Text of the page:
Crockford's book, JavaScript: The Good Parts, says (on page 114) that constructor functions should always be given names with an initial capital letter (ie. Point), and that function names with initial capital letters should only be used with constructor functions (everything else should be lowerCase).

This convention helps us avoid forgetting to use the new operator with constructor functions.

He goes on to say that "[a]n even better coping strategy is to not use new at all."

My question is, how do we program JavaScript without using new at all?

  • We can avoid new Object() and new Array() with the literal {} and [].
  • We can avoid new Number(), new Boolean(), and new String() with 0, true and ''.
  • We can avoid new RegExp() with something like /pattern/.

How do we avoid new Date()?

And, most importantly, how do we avoid using new with our own custom Objects?

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    Prototyping, prototyping, prototyping. – Oded Mar 7 '11 at 19:36
  • What argument does he have? I have a complete project relying on new for a great deal and it has helped alot in organising it. – pimvdb Mar 7 '11 at 19:38
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    I can't for the life of me see why you would want to dismiss such a construct, seemingly at the whim of ones own laziness or to compensate for ones forgetfulness. Intriguing, nonetheless. – Grant Thomas Mar 7 '11 at 19:45
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    @GrantThomas, IMO, its to compensate for the "stupidity" of programming in a language where it is possible to leave out the word new, and not find out until runtime. – ToolmakerSteve Feb 15 '17 at 5:13

Crockford gives an example for an object creation function as should have been provided by JS itself in one of his Javascript talks available on http://developer.yahoo.com/yui/theater/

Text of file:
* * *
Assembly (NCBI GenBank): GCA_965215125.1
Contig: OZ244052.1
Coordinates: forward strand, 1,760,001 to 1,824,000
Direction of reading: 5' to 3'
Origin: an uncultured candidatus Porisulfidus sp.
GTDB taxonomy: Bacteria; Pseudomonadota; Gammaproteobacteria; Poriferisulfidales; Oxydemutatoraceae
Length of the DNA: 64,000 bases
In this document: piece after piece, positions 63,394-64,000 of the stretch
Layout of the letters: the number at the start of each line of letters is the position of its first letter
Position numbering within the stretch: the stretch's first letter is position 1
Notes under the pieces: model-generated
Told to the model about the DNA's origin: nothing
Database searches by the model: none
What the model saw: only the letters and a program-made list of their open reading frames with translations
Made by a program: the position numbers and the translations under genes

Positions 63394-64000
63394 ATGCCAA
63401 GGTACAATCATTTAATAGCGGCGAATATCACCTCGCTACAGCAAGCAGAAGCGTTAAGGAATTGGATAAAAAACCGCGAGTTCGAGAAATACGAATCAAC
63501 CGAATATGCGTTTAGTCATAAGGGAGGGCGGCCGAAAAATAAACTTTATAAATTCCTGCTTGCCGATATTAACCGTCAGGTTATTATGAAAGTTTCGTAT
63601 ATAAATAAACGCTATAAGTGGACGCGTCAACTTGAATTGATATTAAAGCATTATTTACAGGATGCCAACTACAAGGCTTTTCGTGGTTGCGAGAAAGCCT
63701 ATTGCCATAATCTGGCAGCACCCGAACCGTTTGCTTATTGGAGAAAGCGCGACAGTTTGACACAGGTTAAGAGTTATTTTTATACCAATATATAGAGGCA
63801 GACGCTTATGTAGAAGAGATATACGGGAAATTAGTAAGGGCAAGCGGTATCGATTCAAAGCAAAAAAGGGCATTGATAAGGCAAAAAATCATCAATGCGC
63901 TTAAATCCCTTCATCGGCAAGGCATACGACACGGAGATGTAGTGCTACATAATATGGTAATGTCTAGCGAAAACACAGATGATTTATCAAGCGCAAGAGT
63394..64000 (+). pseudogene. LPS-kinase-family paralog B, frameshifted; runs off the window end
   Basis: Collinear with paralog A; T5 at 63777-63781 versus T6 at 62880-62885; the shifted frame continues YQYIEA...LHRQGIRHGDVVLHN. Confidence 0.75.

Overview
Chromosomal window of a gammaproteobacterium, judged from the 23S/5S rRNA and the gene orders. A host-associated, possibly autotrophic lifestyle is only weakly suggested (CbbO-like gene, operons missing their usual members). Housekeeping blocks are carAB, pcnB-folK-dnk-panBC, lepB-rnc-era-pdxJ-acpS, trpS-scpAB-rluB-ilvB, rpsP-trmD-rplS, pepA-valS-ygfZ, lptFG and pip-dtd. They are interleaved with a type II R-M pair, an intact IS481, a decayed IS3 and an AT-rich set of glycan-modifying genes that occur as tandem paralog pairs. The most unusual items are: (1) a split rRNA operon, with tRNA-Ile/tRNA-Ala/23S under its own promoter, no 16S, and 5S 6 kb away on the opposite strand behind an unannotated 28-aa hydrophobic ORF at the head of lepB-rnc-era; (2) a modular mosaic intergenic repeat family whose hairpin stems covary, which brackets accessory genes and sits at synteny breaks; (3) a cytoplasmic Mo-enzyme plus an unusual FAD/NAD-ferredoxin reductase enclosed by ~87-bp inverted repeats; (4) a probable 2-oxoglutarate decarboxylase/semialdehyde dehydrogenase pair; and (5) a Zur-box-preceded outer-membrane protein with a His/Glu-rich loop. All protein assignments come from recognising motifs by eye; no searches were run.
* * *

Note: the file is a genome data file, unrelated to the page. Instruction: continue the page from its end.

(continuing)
However, the YUI(3) team itself uses "new", and they DO follow his recommendations (since he's the Yahoo chief JS architect (UPDATE: he moved on, but the statement was true when this response was originally written). I understand this particular statement to be more on an "academic" level, what SHOULD have been HAD the language been designed "right" and not with some leftovers of the class-based inheritance stuff. He (IMHO rightly) says that the way it turned out JS is conflicted, prototype based but with this one thing from "classical class" inheritance languages.

However, JS is as it is so go and use "new".

You can find his object creation function here: http://javascript.crockford.com/prototypal.html

 if (typeof Object.create !== 'function') {
     Object.create = function (o) {
         function F() {}
         F.prototype = o;
         return new F();
 newObject = Object.create(oldObject);

EDIT: Updated to use Crockford's latest version of that function - there are three.

UPDATE June 2015: We have had Object.create(...) for quite a while now, which all current browsers support (incl. IE 9 and above), so there was no need to use Crockford's function.

However, it turns out that if you use Object.create you should make sure that you don't do that a lot: That function is FAR slower than using new Constructor()!

See http://mrale.ph/blog/2014/07/30/constructor-vs-objectcreate.html for an explanation (for the V8 engine), and see http://jsperf.com/object-create-vs-crockford-vs-jorge-vs-constructor/62 for a performance demo.

Another reason to not turn your back on new Constructor(...) is that ES6 classes will surely see wide-ranging adoption even if only for the simple reason that most Javascript developers come from class-based languages.

Also check out this article, which argues for Object.create: http://davidwalsh.name/javascript-objects-deconstruction

Like it or not, especially in projects you want to share with a wide range of people (in space and time -- meaning right nor or over time, other people taking over from you) there are more reasons for using new.